4.13.2006

crossing over

everywhere i look, people are making their multiple and often hybrid identities public. my friend marc, for example, frames our reading of his website and blog as that of "professor.author.speaker.public intellectual" - not only one of those things, but all together at once. i recently learned that alicia keys is flexing her acting chops in the upcoming film version of the "nanny diaries." madonna, as i've noted below, continues to assume and perform varied identities. and angela blogs about the adventures of her alter/2nd life-ego.

so why, with all of the examples of multiple and hybrid identities that abound, do we continue box some people in? for whom is reinvention allowable or perceivable? and for whom is hybridity an unrealistic possibility?

this seems particularly insidious when video games, reality television - nay, books, even, demand of the reader/audience/participant the awareness and instantiation of varied positioning and fluidity of self. and yet, with all of these invitations, the good student and the good school continue to be pictured as:
quiet
obedient
linear

i'm on this kick cuz as i was watching a late night rerun of yesterday's oprah, i was annoyed by a few things:
  • the images of supportive classrooms as having desks in rows
  • oprah's claim that bill gates had the original idea for making large, comprehensive high schools into small schools. um, wouldn't deborah meier and bill ayers be pissed to hear that? i don't blame oprah so much as i do her researchers; and i do blame bill gates for nodding emphatically (all will be forgiven if i were to, say, receive a gates grant :) )
  • once again, kipp was lauded as being the savior of black boys. ok, not explicitly, but that was the implication. i was happy to see that images of success included kids imagining futures and not solely limited to test performance, however i worry that the message of "knowledge is power" might get muddied if not situated within a more critical framework that includes questions like, "in what ways do we construct knowledge?" and "whose knowledge has what power where? and what can we do about that?"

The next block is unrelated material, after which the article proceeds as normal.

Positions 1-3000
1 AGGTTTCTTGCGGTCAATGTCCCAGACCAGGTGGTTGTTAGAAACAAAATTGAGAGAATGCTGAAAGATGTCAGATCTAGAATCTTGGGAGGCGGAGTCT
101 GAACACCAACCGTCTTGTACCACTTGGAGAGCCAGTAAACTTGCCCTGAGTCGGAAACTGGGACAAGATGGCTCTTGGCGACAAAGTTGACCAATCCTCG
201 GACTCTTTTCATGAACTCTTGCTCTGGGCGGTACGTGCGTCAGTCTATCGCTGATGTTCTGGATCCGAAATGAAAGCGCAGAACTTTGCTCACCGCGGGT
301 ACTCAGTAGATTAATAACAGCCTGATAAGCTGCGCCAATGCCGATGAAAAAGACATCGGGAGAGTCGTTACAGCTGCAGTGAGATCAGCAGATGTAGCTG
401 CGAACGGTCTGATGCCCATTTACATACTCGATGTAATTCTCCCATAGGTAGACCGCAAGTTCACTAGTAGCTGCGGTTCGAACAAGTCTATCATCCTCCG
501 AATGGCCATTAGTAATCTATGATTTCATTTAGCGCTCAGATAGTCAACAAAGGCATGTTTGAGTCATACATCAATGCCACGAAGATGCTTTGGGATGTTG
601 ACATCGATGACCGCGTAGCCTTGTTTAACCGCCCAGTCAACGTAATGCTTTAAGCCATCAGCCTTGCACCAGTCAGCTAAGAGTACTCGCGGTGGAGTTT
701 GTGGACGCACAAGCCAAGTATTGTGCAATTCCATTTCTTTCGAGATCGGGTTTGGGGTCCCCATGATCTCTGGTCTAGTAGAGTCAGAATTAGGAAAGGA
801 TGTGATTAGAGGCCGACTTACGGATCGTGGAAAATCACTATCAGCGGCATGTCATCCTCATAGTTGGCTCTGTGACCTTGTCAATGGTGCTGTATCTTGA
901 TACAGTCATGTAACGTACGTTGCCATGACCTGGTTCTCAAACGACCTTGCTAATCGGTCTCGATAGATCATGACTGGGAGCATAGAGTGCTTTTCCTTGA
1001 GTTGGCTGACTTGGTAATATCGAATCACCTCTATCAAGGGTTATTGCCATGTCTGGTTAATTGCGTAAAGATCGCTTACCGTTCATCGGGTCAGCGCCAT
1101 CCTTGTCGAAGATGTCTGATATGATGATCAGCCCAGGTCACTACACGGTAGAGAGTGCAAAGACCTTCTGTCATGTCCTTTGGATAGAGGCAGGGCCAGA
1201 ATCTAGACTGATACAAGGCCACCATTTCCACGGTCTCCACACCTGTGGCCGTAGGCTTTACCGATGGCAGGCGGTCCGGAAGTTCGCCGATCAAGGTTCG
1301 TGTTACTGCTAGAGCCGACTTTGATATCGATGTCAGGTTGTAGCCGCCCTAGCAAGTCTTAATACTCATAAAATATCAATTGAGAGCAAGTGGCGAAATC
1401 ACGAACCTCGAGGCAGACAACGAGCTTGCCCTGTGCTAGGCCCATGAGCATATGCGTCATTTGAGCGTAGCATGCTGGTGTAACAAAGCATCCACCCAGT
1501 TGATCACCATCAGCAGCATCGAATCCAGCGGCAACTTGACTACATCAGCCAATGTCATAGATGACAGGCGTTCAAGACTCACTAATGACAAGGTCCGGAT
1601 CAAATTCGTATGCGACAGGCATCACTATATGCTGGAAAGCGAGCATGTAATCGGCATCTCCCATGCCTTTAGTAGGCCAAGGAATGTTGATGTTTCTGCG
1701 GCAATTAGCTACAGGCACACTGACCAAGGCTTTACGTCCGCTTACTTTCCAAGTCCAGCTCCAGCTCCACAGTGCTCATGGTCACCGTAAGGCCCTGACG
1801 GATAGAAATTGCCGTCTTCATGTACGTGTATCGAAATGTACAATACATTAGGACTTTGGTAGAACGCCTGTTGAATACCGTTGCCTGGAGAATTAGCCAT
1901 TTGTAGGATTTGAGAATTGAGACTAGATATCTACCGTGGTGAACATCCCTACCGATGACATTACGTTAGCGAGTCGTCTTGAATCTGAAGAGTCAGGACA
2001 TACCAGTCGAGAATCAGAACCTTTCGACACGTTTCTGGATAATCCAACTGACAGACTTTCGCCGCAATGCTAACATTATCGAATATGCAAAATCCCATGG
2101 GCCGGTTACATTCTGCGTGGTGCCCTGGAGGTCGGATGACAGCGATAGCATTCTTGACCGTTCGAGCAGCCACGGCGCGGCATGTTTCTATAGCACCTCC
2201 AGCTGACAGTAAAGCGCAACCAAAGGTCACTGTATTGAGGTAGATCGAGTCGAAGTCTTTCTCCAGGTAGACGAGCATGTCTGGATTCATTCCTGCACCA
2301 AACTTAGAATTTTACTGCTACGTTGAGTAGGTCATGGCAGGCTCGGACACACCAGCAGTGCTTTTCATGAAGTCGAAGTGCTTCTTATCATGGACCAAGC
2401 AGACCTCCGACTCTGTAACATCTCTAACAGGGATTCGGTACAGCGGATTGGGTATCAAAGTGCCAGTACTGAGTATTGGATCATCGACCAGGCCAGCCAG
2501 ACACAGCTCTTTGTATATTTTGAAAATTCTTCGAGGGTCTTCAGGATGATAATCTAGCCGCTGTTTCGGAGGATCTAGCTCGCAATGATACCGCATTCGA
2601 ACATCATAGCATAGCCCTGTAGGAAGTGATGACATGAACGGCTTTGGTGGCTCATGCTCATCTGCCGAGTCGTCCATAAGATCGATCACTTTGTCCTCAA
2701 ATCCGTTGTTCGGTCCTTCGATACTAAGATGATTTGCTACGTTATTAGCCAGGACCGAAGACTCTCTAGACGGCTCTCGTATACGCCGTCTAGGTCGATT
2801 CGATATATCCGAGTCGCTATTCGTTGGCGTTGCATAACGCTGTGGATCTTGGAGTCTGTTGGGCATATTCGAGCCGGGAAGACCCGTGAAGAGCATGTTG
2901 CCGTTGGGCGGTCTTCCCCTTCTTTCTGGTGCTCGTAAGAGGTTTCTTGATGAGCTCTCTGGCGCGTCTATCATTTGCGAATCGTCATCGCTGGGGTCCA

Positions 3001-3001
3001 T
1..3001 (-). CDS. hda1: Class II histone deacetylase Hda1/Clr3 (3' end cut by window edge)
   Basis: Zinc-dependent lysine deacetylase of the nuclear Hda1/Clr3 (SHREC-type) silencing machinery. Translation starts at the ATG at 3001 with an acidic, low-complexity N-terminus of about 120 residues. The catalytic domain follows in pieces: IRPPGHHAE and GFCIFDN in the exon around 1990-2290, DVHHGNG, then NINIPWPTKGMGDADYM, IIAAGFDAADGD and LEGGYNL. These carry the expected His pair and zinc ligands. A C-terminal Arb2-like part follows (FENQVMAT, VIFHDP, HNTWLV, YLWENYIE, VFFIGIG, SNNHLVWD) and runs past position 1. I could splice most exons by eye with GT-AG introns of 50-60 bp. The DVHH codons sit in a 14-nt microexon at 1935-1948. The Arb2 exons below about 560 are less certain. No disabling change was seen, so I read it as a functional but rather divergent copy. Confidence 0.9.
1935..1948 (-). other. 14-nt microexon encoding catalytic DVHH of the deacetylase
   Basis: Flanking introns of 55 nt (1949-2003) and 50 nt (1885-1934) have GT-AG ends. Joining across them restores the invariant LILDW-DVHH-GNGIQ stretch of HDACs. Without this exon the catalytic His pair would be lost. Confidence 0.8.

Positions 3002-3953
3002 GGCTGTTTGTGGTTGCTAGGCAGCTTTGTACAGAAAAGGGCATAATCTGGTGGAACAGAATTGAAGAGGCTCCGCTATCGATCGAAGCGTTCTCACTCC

oprah has a choice, and the power, to do both - that is, praise these approaches/programs and also create a space to continue to push the potential complacency by demanding a critical lens. that is, yes we need schools were there are small enough classroom populations where teachers and students can get to really know one another; and we need a variety of resources to be available that stimulate kids imaginations, and not just help them meet standards or pass tests; and opportunities to engage in collective projects that actually do something in the world... there's more, but i'm tired and need more chai. bottom line: ed researchers are (hybrid) people, too, and possibly could have some interesting things to say about the state (crisis...?) of education today - things that not only true to do the same ol' better but that propose ways of engaging and educating that recognize and create spaces for individual hybridity. thank you alicia, marc, madonna, and angela. :)

2 comments:

DrCammack said...

i saw that oprah too and was totally annoyed for the same reasons. that hi tech hi was all about creating potential products for microsoft, it seemed, and there was no interrogation of the solutions. higher structure and uniforms = better schools for black kids? argh. she has so much voice and people will take what she says without thinking -- she could really open up the conversation here.

as in -- what might other solutions for urban schools be that don't involve more rules, but more choice? education is definitely power, but are traditional structures the only solutions (or more computers?) what about for the kids who aren't drawn to either? what are the possibilities in vocational programs? apprenticeships? other models?

lalitha said...

hey dr. c - glad to hear your voice :) and i agree. makes me at once frustrated and hopeful when i think of some of the innovative work being pursued and questions being asked. however, is it enough to be producing this work for ourselves? i think of aera - 15000 people and not an oprah among them...